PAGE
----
Did Kerry Stage War Footage?

Matt Drudge is breaking what, if true, would be perhaps the most bizarre general election campaign story in my memory:

A bombshell new book written by the man who took over John Kerry’s Swift Boat charges: Kerry reenacted combat scenes for film while in Vietnam! The footage is at the center of a growing controversy in Boston. The official convention video introducing Kerry is directed by Steven Spielberg protégé James Smoll. Smoll was given hours of Kerry’s homemade 8 millimeter film to incorporate into the convention short, the DRUDGE REPORT has learned.

“Kerry carried a home movie camera to record his exploits for later viewing,” charges a naval officer in the upcoming book UNFIT FOR COMMAND. “Kerry would revisit ambush locations for reenacting combat scenes where he would portray the hero, catching it all on film. Kerry would take movies of himself walking around in combat gear, sometimes dressed as an infantryman walking resolutely through the terrain. He even filmed mock interviews of himself narrating his exploits. A joke circulated among Swiftees was that Kerry left Vietnam early not because he received three Purple Hearts, but because he had recorded enough film of himself to take home for his planned political campaigns.”

***

The BOSTON GLOBE reported in 1996 that the Kerry home movies “reveal something indelible about the man who shot them – the tall, thin, handsome Naval officer seen striding through the reeds in flak jacket and helmet, holding aloft the captured B-40 rocket. The young man so unconscious of risk in the heat of battle, yet so focused on his future ambitions that he would reenact the moment for film. It is as if he had cast himself in the sequel to the experience of his hero, John F. Kennedy, on the PT-109.”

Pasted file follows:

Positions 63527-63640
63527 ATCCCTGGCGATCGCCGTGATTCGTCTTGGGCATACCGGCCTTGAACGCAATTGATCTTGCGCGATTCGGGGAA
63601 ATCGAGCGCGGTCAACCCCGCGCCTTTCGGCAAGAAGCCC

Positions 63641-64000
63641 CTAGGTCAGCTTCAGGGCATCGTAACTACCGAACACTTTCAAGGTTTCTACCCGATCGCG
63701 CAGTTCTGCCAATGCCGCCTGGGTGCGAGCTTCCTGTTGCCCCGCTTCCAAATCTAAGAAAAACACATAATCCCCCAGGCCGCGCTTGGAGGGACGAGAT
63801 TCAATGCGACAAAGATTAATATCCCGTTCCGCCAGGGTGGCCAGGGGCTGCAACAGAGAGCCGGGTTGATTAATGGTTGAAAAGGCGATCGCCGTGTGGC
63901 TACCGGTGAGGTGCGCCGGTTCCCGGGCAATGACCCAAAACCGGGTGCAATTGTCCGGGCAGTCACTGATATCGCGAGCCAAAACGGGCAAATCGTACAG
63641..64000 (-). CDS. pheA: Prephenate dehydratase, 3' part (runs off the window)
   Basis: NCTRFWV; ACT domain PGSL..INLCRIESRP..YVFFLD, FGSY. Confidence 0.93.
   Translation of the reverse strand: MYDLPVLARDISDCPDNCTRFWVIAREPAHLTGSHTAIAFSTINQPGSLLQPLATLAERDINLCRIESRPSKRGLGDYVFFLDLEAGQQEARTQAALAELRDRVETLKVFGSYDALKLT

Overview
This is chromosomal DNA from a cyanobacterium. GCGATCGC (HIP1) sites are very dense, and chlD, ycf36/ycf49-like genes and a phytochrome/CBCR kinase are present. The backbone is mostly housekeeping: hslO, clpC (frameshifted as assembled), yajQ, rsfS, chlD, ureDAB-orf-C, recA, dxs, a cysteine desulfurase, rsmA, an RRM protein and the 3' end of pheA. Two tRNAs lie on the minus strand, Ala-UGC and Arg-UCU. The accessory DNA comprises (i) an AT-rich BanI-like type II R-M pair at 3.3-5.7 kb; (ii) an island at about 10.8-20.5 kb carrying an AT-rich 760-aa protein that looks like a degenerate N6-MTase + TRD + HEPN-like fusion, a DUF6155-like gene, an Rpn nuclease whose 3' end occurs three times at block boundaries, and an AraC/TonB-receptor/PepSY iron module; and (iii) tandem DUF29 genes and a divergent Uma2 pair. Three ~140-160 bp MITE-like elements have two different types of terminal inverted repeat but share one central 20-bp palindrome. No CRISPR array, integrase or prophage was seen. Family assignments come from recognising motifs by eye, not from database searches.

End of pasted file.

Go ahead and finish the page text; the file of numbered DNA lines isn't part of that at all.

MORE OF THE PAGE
Several possibilities here:

  1. The author has an axe to grind and is simply lying.
  2. There is an “innocent” rationale for the films (orders from on high for training purposes, perhaps?).
  3. This is actually true as reported.

If it’s #1, it will be a major distraction until it gets cleared up, likely dampening any convention bounce, with a probable equal and opposite bounce once it is. Possibility #2 is a stretch, but weirder things have happened. If it’s #3, this would be simply devastating for the Kerry campaign, removing the lynchpin of his backstory.

More on Moll’s film here.

Update (1432): Part 1A is almost certainly true. The author in question is John E. O’Neill of Swift Boat Veterans Against Kerry.

Whether he’s lying is beyond my ability to ascertain at this stage.

Smash is a bit skeptical as well. Some interesting discussion is taking place in his comments section.

FILED UNDER: Campaign 2004, Military Affairs
James Joyner
About James Joyner
James Joyner is Professor and Department Head of Security Studies at Marine Corps University's Command and Staff College and a nonresident senior fellow at the Scowcroft Center for Strategy and Security at the Atlantic Council. He's a former Army officer and Desert Storm vet. Views expressed here are his own. Follow James on Twitter @DrJJoyner.

Comments

  1. Bithead says:

    James, if this was the only report of the like we’ve seen, it’s be a simple distraction.

    as it is, we ahve several accounts in several different locations, all describing the same pattern…

    I cannot imagine that even the Democrats are not thikng seriously about backing away from this fool. This is going to kill the Kerry Candidacy.

    And good riddence.

  2. McGehee says:

    I’m waiting to see whether it is corroborated or debunked, but even if it proves to be 100% true, don’t look for the Bush-haters to dump Kerry over it. They’ll come up with some kind f off-the-wall rationale for why it isn’t as bad as NASA leaking the bunny suit photo, or some such.

  3. I don’t see why this is a big deal, really. Is ANYONE voting for Kerry based on a war decades old that has no bearing on today? Does ANYONE – including Kerry supporters – believe that Kerry doesn’t pump up, distort, and over-emphasize the few months he was over there?

    I suspect the charges are true – but I don’t see this swaying any current Kerry supporters or having a large sway on the undecided. The good news is that maybe this will get him to shut up about a war no one except the aging hippies care about.

  4. vdibart says:

    Let’s put it in perspective – it doesn’t seem like anyone is actually disputing that he actually was in Vietnam, which is still a couple of steps ahead of W who can’t even prove where he was during large portions of his supposed tour in the National Guard.

    I mean, if he were doing keg stands in Texas and the cameras were rolling, that’d be scandalous.

  5. dw says:

    I’m getting increasingly confused here. Do I have this right?